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Landscape Ecology

, Volume 31, Issue 6, pp 1195–1208 | Cite as

The scaling of geographic ranges: implications for species distribution models

  • Charles B. Yackulic
  • Joshua R. Ginsberg
Research Article

Abstract

Context

The geographic ranges of many species are responding to ongoing environmental change. Processes operating at different levels of biological organization, with corresponding spatial extents and grains and temporal rates, interact with the evolving configuration of environmental conditions to determine range dynamics.

Objectives

To synthesize understanding of scales and scaling, including relevant biological levels of organization, focusing on the processes that mediate species-environment relationships and the models used to make inferences about species distributions.

Methods

We review concepts related to the scaling of geographic ranges and implications for the most commonly used analytic methods, using simple simulations to illustrate important issues.

Results

Many processes lead to species distributions being dependent on environmental conditions within sites and within a neighborhood. Studies with large extents and fine grains can cut across several levels of biological organization (individual, within-population, and metapopulation processes) complicating interpretation. Many geographic ranges are not in dynamic equilibrium, but common models used for inference assume equilibrium. Interspecific interactions shape species distributions at multiple scales, and arguments for ignoring species interactions also assume equilibrium.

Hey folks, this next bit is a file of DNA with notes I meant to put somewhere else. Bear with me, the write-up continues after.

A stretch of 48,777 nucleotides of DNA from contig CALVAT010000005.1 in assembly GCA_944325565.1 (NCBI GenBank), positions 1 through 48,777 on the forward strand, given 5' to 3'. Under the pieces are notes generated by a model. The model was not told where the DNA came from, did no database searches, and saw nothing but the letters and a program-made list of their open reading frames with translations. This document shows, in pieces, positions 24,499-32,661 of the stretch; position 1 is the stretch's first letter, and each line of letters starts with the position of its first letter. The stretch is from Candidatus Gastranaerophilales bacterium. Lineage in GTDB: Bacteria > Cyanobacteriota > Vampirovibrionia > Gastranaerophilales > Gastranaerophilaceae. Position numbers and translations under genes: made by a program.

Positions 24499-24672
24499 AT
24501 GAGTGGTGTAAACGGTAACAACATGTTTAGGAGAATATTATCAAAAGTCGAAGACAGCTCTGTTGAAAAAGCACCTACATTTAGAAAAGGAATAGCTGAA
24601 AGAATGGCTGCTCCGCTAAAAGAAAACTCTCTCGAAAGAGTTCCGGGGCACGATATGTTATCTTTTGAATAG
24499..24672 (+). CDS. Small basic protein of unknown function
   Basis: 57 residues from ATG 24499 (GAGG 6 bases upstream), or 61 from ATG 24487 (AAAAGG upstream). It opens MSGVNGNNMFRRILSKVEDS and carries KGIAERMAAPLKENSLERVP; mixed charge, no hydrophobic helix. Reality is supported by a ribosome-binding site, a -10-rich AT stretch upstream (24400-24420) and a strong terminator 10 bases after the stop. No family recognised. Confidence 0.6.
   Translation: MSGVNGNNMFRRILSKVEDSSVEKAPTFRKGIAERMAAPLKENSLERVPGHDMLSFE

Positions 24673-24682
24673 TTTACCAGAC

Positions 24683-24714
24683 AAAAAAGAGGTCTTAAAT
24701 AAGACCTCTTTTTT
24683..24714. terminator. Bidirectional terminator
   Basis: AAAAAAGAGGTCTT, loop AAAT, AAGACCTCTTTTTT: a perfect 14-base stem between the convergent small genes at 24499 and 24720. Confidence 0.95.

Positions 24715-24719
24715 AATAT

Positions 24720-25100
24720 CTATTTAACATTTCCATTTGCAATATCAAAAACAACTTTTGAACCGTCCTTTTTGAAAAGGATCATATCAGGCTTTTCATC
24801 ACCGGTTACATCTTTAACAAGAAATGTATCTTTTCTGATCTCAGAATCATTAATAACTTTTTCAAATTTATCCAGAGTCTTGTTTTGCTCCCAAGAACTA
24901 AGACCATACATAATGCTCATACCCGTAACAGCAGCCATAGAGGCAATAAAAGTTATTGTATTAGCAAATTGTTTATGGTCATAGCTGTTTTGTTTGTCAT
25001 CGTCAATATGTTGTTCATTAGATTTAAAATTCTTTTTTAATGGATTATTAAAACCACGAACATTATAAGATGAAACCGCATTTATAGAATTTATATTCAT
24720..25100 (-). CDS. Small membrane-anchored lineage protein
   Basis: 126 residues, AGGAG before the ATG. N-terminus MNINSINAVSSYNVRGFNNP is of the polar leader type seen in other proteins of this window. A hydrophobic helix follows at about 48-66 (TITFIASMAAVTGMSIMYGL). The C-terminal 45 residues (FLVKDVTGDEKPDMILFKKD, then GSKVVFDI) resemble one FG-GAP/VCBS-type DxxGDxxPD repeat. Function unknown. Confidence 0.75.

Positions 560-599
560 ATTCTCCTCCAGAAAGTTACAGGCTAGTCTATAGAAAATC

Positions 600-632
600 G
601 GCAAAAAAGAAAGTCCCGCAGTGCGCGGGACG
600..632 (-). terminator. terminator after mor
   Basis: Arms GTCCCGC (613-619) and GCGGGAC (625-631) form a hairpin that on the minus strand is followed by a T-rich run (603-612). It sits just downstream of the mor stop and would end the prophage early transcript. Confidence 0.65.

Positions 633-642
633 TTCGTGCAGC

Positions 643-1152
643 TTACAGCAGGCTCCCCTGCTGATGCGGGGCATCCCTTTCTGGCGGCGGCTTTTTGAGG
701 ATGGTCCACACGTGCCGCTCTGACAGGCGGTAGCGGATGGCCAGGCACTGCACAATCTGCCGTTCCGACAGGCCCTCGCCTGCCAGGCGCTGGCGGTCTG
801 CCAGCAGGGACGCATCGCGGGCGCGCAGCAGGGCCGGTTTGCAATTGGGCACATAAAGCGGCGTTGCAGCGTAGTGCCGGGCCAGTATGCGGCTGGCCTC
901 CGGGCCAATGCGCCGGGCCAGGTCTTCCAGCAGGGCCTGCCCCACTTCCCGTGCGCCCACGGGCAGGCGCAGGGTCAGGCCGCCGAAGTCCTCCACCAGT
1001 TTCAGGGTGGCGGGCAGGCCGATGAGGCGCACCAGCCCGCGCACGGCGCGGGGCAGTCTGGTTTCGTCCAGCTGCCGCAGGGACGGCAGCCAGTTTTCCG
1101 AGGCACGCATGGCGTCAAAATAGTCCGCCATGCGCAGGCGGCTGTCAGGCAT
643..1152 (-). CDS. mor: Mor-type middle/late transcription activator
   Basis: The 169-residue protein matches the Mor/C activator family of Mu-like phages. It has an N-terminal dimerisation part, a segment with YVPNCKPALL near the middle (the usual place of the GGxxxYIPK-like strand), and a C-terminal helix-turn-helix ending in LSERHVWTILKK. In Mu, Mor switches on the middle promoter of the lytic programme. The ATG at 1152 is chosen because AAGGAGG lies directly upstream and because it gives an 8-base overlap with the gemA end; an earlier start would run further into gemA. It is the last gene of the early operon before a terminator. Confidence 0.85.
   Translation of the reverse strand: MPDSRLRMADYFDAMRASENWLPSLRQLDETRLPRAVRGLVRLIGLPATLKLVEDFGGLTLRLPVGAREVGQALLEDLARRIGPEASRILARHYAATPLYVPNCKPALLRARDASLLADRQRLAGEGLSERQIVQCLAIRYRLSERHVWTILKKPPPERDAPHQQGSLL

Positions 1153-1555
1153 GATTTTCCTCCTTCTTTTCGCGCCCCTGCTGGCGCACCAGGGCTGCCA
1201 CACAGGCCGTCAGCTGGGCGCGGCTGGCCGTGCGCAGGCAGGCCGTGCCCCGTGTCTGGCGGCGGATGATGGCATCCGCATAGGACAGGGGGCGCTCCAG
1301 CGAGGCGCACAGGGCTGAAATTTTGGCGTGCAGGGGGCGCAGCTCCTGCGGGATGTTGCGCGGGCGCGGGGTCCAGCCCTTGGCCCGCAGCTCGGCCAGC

Conclusions

There is a need for timely science to inform policy and management decisions; however, we must also strive to provide predictions that best reflect our understanding of ecological systems. Species distributions evolve through time and reflect responses to environmental conditions that are mediated through individual and population processes. Species distribution models that reflect this understanding, and explicitly model dynamics, are likely to give more accurate predictions.

Keywords

Climate change Disequilibrium Dynamic Landscape Metapopulation Niche Occupancy  Temporal rates 

Notes

Acknowledgments

We thank S. Vanderkooi and J.D. Nichols and two anonymous reviewers for suggestions based on earlier drafts. Any use of trade, product, or firm names is for descriptive purposes only and does not imply endorsement by the U.S. Government.

Supplementary material

10980_2015_333_MOESM1_ESM.docx (16 kb)
Supplementary material 1 (DOCX 15 kb)

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Copyright information

© Springer Science+Business Media Dordrecht (outside the USA) 2015

Authors and Affiliations

  1. 1.U.S. Geological Survey, Southwest Biological Science CenterGrand Canyon Monitoring and Research CenterFlagstaffUSA
  2. 2.Cary Institute of Ecosystem StudiesMillbrookUSA

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